Get your popcorn!


Launch week FAQs | Saladin Ahmed

“I’m also aware of the danger of ceding platforms and resources whole cloth to those forces. And to be as blunt as possible, every project I’ve ever taken on that’s had any sort of audience has been about that split awareness — a dance between compromise and reclamation. I’ve been paid to read antiracist poems at universities founded on slavery and tried to to tell anticapitalist stories in billion-dollar corporate universes.”

A lot of people, myself included, have jumped on creators taking lucrative Substack deals for effectively supporting prominent unsavory types Substack also subsidizes, but Ahmed confronts the issue head-0n and shows that stance is an incredibly privileged one. Whether it’s Marvel, DC, your favorite Big 5 imprint, KDP, or your social network of choice, there’s really no PURE DIY option available to individual creators beyond old school zines, so every business decision they make is a compromise on some level. One creator’s lesser evil is another’s third rail, and fans have to make personal decisions about where their own line is.

I’ve been particularly critical of the coverage of Substack’s push into comics in a recent issue and on Twitter, so this was a nice reminder that it’s easy to miss the bigger picture when you’re being self-righteous, even in what may seem like a pretty straightforward situation.

FTR, I don’t use Substack simply because I had no interest in doing a newsletter until my own lesser evil, Twitter, acquired Revue and made it sound like the integration would be seamless. It’s not, yet, but I’m still enjoying doing it and have never viewed it as a potential source of revenue anyway. Feel free to hit me up on Paypal with a thanks anytime, though!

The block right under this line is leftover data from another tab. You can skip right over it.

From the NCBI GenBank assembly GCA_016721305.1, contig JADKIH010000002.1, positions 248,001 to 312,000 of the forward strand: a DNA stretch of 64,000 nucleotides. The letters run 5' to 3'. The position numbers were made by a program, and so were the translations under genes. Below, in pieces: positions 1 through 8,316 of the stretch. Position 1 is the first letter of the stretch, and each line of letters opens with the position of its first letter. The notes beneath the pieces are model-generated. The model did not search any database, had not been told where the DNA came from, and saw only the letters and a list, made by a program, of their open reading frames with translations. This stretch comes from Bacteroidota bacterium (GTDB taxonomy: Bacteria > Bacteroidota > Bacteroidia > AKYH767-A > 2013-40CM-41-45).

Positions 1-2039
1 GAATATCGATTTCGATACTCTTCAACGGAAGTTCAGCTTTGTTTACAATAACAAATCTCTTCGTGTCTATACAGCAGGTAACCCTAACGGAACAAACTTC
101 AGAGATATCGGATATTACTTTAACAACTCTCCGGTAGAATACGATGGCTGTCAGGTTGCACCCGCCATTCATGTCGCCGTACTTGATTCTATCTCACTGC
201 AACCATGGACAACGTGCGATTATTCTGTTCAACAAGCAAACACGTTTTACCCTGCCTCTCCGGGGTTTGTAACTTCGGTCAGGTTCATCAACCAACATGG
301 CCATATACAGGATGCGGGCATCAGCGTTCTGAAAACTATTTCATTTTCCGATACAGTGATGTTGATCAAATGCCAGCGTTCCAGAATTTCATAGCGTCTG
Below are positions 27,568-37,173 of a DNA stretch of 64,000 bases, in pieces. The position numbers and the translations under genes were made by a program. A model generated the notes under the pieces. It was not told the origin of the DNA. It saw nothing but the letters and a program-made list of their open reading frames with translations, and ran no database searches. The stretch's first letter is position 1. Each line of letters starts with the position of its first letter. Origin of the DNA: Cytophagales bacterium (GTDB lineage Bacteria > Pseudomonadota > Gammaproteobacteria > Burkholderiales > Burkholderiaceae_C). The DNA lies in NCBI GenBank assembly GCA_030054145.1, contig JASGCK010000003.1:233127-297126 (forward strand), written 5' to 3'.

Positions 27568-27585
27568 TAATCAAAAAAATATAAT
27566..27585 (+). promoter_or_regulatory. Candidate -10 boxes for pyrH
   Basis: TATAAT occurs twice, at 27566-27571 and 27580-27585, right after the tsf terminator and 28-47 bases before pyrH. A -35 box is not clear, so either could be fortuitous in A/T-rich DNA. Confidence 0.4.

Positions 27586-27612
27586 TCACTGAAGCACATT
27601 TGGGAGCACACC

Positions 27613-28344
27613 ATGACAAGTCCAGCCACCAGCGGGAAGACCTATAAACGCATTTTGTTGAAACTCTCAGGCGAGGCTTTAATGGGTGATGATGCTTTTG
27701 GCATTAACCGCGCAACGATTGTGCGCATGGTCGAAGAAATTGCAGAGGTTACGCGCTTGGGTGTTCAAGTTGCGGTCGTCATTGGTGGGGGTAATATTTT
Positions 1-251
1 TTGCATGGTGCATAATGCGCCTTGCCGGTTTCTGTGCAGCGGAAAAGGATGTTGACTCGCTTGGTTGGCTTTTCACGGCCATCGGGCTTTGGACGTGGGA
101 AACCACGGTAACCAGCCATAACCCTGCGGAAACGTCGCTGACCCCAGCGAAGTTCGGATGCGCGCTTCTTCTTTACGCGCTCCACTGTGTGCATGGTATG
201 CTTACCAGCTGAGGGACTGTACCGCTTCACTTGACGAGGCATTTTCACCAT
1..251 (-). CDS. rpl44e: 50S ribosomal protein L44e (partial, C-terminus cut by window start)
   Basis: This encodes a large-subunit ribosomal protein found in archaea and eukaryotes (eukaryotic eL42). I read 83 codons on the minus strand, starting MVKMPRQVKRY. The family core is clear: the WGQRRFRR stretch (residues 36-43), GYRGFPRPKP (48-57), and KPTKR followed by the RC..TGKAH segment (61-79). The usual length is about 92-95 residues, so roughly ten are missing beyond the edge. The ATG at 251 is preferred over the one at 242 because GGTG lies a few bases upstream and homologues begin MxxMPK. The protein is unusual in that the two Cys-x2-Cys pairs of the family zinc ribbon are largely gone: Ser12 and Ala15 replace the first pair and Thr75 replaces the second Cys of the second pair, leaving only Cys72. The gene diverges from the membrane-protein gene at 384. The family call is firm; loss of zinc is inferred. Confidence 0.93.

My Corvair got a new master cylinder and new brake hoses. Here’s why I didn’t replace the whole system | David Conwill

“It has not been trouble-free, but I never expected it to be; old cars require regular attention. The biggest repair so far has gone to the brakes.”

Owning a 1965 Chevrolet Corvair, an ambitious experiment that lasted only 10 years and doesn’t pop up too often on the old car media radar, I love reading about other people’s experiences whenever I can. I’m a one-time Jiffy Lube-level mechanic via the Army (63B10P) who’s forgotten almost everything I knew about working on cars, so my own experience has mostly been living vicariously thr0ugh my local mechanic as they’ve helped me keep it road-worthy, but I’ve challenged myself with at least being aware of what needs to be done, and troubleshooting as much as possible myself each time.

Next month will be the first anniversary of my purposefully becoming an old car guy, and while I’m not as far along in getting it where I want it yet—still need to deal with some rust issues, a paint job, new mirrors and radio/speakers—it’s definitely exceeded my expectations as a surprisingly reliable near-daily driver. One thing I hadn’t considered, though, was how few carburetor experts are still around, and the thought of working on the carbs myself is extremely daunting!


Piblings & Niblings: Do You Know These Words For Aunts, Uncles, Nieces, & Nephews? | Minrose Straussman

“These terms are great examples of gender-neutral and gender-inclusive language that can make it easier to refer to and address the relatives we love—regardless of their gender.”

If you’re like me, you may have recently found yourself wondering what the gender-neutral terms are for niece and nephew. Fortunately, the dictionary has us covered!